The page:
Rehabilitation:

  • Environmental NGOs, such as Green Power and The Nature Conservancy, have initiated educational campaigns for the protection of Pak Nai.

  • For instance, Green Power’s “The Cordgrass Removal Action” gathers public effort to halt the growth of the invasive Cordgrass (Spartina alterniflora) and to rehabilitate the habitats at Pak Nai.

  • The Nature Conservancy launched the permanent Hong Kong Oyster Reefs Exhibition Project to advocate the conservation value of oyster reefs.

 

References

Books

Morton, B. and Morton, John. (1983). The Seashore Ecology of Hong Kong. Hong Kong University Press.

Lee, S. Y. (Ed.). (1999). The Mangrove Ecosystem of Deep Bay and the Mai Po Marshes, Hong Kong: Proceedings of the International Workshop on the Mangrove Ecosystem of Deep Bay and the Mai Po Marshes, Hong Kong, 3-20 September 1993. Hong Kong University Press.

Tam, N., Wong, Y., & Hong Kong Agriculture, Fisheries Conservation Department. (2000). Hong Kong mangroves. Hong Kong: City University of Hong Kong Press.

Tam, N., Wong, Y., & Hong Kong . Agriculture, Fisheries Conservation Department. (2000). Field guide to Hong Kong mangroves. Hong Kong: City University of Hong Kong Press.

李成業., 郊野公園之友會, & 香港 . 漁農自然護理署. (2003). 漫步水上森林 (第1版. ed., 放眼大自然系列). 香港: 郊野公園之友會 : 天地圖書有限公司.

方靜威., 賴志誠., 呂德恒.& 賴志誠,. (2005). 河口生物 : 紅樹林, 泥灘及海草床 (香港自然圖鑑系列 ; 2). 香港: 野外動向.

霍年亨, 李偉展, 蔣志超, & 香港教育大學. 科學與環境學系, issuing body. (2019). 汀角生態行 : 汀角海岸環境「全方位學習」中學教材套 = Eco-tour in Ting Kok : Ting Kok coastal environment 'life-wide learning' teaching package for secondary schools (第一版. ed.).

 

Journal articles

Che, R. O. (1999). Concentration of 7 heavy metals in sediments and mangrove root samples from Mai Po, Hong Kong. Marine Pollution Bulletin, 39(1-12), 269-279.

Cannicci, S., & Ng, P. L. (2017). A new species of micro-mangrove crab of the genus Haberma Ng & Schubart, 2002 (Crustacea, Brachyura, Sesarmidae) from Hong Kong. ZooKeys (662), 67.

Lee, S. Y., & Khim, J. S. (2017). Hard science is essential to restoring soft-sediment intertidal habitats in burgeoning East Asia. Chemosphere, 168, 765-776.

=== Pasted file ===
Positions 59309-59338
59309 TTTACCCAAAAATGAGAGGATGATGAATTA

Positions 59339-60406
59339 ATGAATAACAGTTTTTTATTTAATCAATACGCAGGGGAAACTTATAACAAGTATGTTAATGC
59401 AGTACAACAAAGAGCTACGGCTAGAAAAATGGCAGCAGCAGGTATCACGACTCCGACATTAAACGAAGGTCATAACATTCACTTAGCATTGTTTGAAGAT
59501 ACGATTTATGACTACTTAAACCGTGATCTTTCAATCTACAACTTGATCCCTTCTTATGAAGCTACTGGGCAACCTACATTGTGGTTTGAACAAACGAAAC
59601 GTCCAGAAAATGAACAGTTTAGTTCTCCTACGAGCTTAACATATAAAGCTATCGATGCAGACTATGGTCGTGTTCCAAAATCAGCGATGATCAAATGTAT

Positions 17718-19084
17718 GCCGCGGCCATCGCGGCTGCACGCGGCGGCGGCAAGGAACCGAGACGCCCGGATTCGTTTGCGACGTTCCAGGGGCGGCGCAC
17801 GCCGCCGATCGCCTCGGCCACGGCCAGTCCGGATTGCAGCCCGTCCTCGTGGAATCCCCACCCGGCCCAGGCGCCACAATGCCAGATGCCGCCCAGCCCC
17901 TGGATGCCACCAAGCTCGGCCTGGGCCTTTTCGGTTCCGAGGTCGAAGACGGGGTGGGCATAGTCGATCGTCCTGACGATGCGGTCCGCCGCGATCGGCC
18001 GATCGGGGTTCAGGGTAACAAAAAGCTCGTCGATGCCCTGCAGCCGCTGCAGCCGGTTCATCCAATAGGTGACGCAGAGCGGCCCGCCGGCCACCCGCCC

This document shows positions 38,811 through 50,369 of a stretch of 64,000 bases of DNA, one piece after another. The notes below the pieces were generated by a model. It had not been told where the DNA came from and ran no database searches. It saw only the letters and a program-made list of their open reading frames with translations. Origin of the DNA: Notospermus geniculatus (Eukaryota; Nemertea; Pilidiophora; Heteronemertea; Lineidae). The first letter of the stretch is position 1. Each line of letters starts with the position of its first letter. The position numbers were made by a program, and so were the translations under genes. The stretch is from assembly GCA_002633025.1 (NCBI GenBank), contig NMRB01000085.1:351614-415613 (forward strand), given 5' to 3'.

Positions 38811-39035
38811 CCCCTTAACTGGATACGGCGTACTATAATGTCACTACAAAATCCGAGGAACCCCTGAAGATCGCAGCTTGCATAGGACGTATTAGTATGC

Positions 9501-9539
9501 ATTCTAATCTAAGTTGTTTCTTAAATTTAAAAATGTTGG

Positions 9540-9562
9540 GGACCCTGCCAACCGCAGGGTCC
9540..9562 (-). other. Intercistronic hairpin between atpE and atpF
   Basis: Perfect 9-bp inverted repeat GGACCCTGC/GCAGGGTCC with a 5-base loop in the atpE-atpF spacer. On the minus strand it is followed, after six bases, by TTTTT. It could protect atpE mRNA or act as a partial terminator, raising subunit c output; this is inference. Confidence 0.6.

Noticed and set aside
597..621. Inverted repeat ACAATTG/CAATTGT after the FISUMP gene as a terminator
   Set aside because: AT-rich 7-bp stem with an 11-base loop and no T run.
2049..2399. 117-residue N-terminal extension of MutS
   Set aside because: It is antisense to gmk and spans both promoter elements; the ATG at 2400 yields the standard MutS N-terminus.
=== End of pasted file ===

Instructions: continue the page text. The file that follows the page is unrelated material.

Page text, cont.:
Tam, N. F. Y. (2004). Conservation and uses of mangroves in Hong Kong and Mainland China. In Wetlands Ecosystems in Asia (pp. 161-182). Elsevier.

Tam, N. F., Wong, T. W., & Wong, Y. S. (2005). A case study on fuel oil contamination in a mangrove swamp in Hong Kong. Marine pollution bulletin, 51(8-12), 1092-1100.

Duke, N. C., Meynecke, J. O., Dittmann, S., Ellison, A. M., Anger, K., Berger, U., ... & Koedam, N. (2007). A world without mangroves?. Science, 317(5834), 41-42.

Morton, B. (2016). Hong Kong’s mangrove biodiversity and its conservation within the context of a southern Chinese megalopolis. A review and a proposal for Lai Chi Wo to be designated as a World Heritage Site. Regional Studies in Marine Science, 8, 382-399.

Valiela, I., Bowen, J. L., & York, J. K. (2001). Mangrove Forests: One of the World's Threatened Major Tropical Environments: At least 35% of the area of mangrove forests has been lost in the past two decades, losses that exceed those for tropical rain forests and coral reefs, two other well-known threatened environments. Bioscience, 51 (10), 807-815.

 

Websites

Agricultural, Fisheries and Conservation Department. (n.d.). General Information about Mai Po Inner Deep Bay Ramsar Site. Retrieved from https://www.afcd.gov.hk/english/conservation/con_wet/con_wet_look/con_wet_look_gen/con_wet_look_gen.html

Agricultural, Fisheries and Conservation Department. (n.d.). Mangroves and fisheries associated fauna. Retrieved from http://hkecomap.net/species_distribution.php?AnimalID=7&SiteID=&offset=&lang=eng

Agricultural, Fisheries and Conservation Department. (n.d.). Ting Kok Coastal Conservation Plan (Ting Kok +). Retrieved from https://www.afcd.gov.hk/english/conservation/con_mar/TKPlus/Intro/intro.html

Environmental Protection Department. (n.d.). Ecological impact. Retrieved from https://www.epd.gov.hk/eia/register/report/eiareport/eia_1992011/HTML/Sec%205.htm

Green Power. (n.d.). The Cordgrass Removal Action Team. Retrieved from https://www.greenpower.org.hk/html5/eng/job_community_01.shtml

Ho Koon Nature Education Cum Astronomical Centre & Quality Education Fund. (n.d.). Hong Kong Biodiversity Information System. Retrieved from http://www.nature.edu.hk/

The Nature Conservancy. (n.d.). Hong Kong Oyster Restoration. Retrieved from https://www.tnc.org.hk/en-hk/what-we-do/hong-kong-projects/oyster-restoration/

Wetland Link International. (n.d.). Tai Tam Tuk Eco Education Centre. Retrieved from https://wli.wwt.org.uk/zh-hans/2014/12/%E4%BA%9A%E6%
B4%B2%E6%88%90%E5%91%98/%E5%A4%A7%E6%BD%AD%E7%AC%83%E7%94%9F%E6%80%81%E6%95%99%E8%82%B2%E4%B8%AD%E5%BF%83/#tab-2


WWF-HK (n.d.). Code of Conduct for clam digging activities. Retrieved from https://www.wwf.org.hk/en/whatwedo/oceans/advocating_for_more_marine_protected_areas/code_of_conduct_for_clam_digging_activities/

WWF-HK (n.d.). Mai Po Nature Reserve. Retrieved from https://www.wwf.org.hk/en/whatwedo/water_wetlands/mai_po_nature_reserve/

WWF-HK (n.d.). Shui Hau Conservation in Focus. Retrieved from https://www.wwf.org.hk/news/?21840/Press-Release-Shui-Hau-Conservation-in-Focus